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Unravelling the server tangle

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As a rule, a single anti-virus application is enough to protect a home PC or mobile device. Even if a computer or smart phone runs uncommon applications, people rightly assume that an anti-virus will take care of them too. Meanwhile, things are different with servers.

Take files, for example. In addition to server software, one also has to protect the files that are being processed by various servers. Let's assume that we need to protect a mail server.

We have two options. A server processes emails and saves them:

  1. as a queue of ordinary files on the disk (a variety of mail servers for Unix-like systems, including Linux, use this approach);
  2. in a special database.

In the first case the solution appears to be fairly simple: install the good old Dr.Web SpIDer Guard file monitor (it is very good at parsing email formats), and no email message will escape its attention.

But that's only at first glance.

  • What will happen if the file monitor detects malware in a message and deletes it from the message queue directory? The mail server will discover that a certain message or messages have suddenly disappeared.
  • And what if the file monitor blocks all the other processes from accessing the email while it is being examined? And then the mail server attempts to delete the message because it has just been sent and won't be able to?
  • And what if the mail server deletes the message nonetheless (this is quite possible under Linux), and it’s the file monitor that discovers the message is gone?

Those are complicated situations that can result in errors and abnormal termination. No one should meddle with the workings of servers! That's why Dr.Web Mail Security Suite solutions (except for Dr.Web for Unix mail servers) and Dr.Web Gateway Security Suite applications are implemented as plugins that utilise all sorts of APIs to perform their tasks. We are going to discuss those in detail in another issue.

Furthermore, because mail traffic may be processed by multiple servers or by a server cluster, with plugins one can avoid situations when the same messages are examined multiple times. This may not seem like a big deal, but it speeds up scanning.

That's why additional anti-virus software is needed to protect server processes. For instance, Dr.Web Mail Security Suite is responsible for protecting mail servers. Therefore, if a mail server is being run on a computer, two anti-viruses must be installed on it: one will protect the system and server software, while the other will examine the files processed by the server. In our case, the protection is provided by Dr.Web Mail Security Suite and Dr.Web Server Security Suite.

If a Windows server running Microsoft Exchange requires protection, two Dr.Web solutions from the suites must be installed on the computer, namely, Dr.Web for Windows Servers and Dr.Web for Microsoft Exchange.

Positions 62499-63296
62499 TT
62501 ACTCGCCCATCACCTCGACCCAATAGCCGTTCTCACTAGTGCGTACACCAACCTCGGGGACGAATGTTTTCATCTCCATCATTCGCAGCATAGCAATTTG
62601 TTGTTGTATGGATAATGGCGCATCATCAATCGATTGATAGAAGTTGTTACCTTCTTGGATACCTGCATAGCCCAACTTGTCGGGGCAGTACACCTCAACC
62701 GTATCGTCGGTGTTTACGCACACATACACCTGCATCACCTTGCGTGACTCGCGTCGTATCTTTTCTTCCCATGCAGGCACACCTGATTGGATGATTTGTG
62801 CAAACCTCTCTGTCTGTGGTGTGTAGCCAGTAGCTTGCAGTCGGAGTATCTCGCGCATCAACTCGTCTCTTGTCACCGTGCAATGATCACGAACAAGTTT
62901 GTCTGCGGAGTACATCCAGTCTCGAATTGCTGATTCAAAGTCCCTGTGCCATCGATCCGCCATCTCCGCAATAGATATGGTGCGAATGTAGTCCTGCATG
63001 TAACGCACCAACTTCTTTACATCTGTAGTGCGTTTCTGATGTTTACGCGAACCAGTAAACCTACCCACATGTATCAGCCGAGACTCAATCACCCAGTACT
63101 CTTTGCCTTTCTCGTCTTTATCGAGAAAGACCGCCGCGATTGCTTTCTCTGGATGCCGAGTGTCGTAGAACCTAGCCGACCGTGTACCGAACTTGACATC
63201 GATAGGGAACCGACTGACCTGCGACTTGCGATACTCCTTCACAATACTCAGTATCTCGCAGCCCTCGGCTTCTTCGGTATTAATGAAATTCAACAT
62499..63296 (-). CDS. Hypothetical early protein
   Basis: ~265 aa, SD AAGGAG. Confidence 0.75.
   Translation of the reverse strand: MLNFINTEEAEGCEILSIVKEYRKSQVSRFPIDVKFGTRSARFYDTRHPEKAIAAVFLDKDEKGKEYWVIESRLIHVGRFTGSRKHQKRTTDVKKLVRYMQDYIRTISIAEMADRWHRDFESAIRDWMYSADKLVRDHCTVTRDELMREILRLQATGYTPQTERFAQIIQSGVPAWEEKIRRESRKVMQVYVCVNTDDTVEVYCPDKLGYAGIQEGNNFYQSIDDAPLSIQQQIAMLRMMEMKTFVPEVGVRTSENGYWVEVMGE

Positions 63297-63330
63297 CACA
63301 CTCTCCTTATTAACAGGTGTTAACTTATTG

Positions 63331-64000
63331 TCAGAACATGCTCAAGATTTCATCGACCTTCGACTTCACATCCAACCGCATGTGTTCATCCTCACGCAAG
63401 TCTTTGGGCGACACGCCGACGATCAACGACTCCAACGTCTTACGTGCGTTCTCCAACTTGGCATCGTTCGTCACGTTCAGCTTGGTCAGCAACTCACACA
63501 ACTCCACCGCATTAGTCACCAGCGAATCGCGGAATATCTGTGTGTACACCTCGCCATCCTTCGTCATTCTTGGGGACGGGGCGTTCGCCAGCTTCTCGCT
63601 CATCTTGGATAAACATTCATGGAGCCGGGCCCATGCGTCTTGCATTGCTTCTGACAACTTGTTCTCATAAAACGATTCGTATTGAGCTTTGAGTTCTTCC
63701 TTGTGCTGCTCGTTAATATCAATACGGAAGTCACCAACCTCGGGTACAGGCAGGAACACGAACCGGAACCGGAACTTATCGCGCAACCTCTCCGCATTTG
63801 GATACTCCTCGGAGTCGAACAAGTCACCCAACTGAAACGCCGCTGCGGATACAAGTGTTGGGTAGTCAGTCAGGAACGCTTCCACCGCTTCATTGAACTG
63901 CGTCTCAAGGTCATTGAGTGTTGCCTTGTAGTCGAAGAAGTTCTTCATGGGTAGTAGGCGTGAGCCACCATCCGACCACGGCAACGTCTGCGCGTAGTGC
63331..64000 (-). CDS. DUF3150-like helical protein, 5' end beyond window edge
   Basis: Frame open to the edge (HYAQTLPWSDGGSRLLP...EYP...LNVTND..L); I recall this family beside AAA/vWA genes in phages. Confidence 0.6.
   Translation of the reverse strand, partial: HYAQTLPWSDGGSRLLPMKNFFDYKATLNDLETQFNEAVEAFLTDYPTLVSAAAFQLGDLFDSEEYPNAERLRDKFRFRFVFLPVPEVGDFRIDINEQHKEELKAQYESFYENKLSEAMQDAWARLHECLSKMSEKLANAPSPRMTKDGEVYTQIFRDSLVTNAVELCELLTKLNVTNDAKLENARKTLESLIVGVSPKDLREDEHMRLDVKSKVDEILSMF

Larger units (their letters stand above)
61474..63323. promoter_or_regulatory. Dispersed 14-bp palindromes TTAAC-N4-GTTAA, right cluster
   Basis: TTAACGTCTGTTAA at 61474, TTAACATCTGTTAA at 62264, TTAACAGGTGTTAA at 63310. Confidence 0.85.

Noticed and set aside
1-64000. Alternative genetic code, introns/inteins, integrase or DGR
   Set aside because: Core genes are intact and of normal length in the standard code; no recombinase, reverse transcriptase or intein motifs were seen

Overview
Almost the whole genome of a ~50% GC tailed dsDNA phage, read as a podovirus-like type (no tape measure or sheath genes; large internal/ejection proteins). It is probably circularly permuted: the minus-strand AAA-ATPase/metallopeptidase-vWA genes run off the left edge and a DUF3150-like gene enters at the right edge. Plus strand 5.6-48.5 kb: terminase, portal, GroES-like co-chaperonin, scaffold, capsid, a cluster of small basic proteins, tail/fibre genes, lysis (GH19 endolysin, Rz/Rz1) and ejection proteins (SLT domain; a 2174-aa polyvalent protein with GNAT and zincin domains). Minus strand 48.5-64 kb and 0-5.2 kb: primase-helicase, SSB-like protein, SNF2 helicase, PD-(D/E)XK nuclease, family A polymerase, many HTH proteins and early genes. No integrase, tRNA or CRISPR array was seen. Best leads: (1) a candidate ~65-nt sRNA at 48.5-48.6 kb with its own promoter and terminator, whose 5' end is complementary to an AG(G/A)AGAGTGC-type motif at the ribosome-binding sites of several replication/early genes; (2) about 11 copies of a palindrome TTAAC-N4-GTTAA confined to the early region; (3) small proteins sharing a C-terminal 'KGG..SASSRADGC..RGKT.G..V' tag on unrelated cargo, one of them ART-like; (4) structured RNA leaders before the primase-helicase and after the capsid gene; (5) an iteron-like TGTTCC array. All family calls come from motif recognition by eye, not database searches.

It is worth mentioning that customers often don't understand why several anti-viruses must be installed on a server or even believe that the anti-virus protecting the server machine must be able to take care of all the running applications and data transmitted via the server.

And because many people keep asking us about this, let's talk about how Dr.Web software for mail servers is licensed. There exist three types of licenses:

  1. Unlimited license Scan an unlimited amount of email traffic on any number of servers for any number of users. This best suits customers who don't know exactly how much email traffic they need to process and how many customers they have at the given moment. ISPs are a typical example. The number of customers they have can change over time. Therefore, buying a license that covers a specific number of customers is not practical.
  2. Per-server license With a per-server license, one can scan unlimited email traffic for a server with the number of protected users 3,000 or fewer.
  3. Per number of protected users. This is the most popular license type. It provides protection for a specific number of email-using employees.

Why do we issue licenses for a specific number of users rather than mail addresses? After all, the latter approach would appear to be more logical. Furthermore, per-user licenses do not factor in various automated mailings, which can generate a significant portion of mail traffic.

As a matter of fact, we used to offer our customers a license for a specific number of addresses. But we discarded it because the customers (even the system administrators) couldn't tell exactly how many addresses/aliases they were using. Meanwhile, determining the number of employees at a company proved to be much easier.

What is an email alias? That's a forwarding email address. For example, if someone's real address is john@ххххх.com, then this person can be assigned such email aliases as j@ххххх.com or admin@ххххх.com. This feature may come in handy if a certain address must be assigned to another employee or discarded because it has caught the attention of spammers. Email aliases can be specified as sender addresses and changed quickly if the address gets compromised.

Why do we even mention email aliases? Under the per-address license, only real addresses are counted.

#Linux #server #email

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